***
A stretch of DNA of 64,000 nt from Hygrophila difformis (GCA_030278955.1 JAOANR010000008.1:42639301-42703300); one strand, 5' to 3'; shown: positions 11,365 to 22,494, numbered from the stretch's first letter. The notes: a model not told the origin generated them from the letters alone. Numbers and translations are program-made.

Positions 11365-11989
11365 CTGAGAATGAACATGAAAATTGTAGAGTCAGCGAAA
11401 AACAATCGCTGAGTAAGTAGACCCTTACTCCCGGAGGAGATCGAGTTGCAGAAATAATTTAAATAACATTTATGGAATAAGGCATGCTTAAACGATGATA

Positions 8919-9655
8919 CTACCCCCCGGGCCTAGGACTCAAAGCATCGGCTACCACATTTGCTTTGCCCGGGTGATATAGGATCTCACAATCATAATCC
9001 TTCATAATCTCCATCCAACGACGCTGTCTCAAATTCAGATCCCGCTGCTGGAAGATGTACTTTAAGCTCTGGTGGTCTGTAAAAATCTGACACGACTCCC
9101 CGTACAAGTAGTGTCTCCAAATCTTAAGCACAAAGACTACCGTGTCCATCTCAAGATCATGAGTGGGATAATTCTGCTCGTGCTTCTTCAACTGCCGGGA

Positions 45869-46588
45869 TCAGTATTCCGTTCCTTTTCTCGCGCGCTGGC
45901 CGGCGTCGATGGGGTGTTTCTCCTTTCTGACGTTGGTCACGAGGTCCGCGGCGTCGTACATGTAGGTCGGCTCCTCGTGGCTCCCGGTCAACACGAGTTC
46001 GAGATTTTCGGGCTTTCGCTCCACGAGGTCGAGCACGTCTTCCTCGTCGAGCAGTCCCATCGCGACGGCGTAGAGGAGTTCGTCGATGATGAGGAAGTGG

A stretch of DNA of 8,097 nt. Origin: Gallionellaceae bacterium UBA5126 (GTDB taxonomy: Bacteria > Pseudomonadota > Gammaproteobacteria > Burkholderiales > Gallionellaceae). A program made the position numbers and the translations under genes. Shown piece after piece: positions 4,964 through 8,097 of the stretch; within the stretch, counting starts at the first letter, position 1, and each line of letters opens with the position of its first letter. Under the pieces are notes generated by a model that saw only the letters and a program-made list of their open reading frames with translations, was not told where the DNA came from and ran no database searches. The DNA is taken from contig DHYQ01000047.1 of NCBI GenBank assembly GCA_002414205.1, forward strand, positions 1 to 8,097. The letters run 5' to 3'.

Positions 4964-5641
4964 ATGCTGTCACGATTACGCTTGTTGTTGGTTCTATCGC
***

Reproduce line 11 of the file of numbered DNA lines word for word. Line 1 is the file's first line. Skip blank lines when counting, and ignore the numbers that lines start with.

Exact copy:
45901 CGGCGTCGATGGGGTGTTTCTCCTTTCTGACGTTGGTCACGAGGTCCGCGGCGTCGTACATGTAGGTCGGCTCCTCGTGGCTCCCGGTCAACACGAGTTC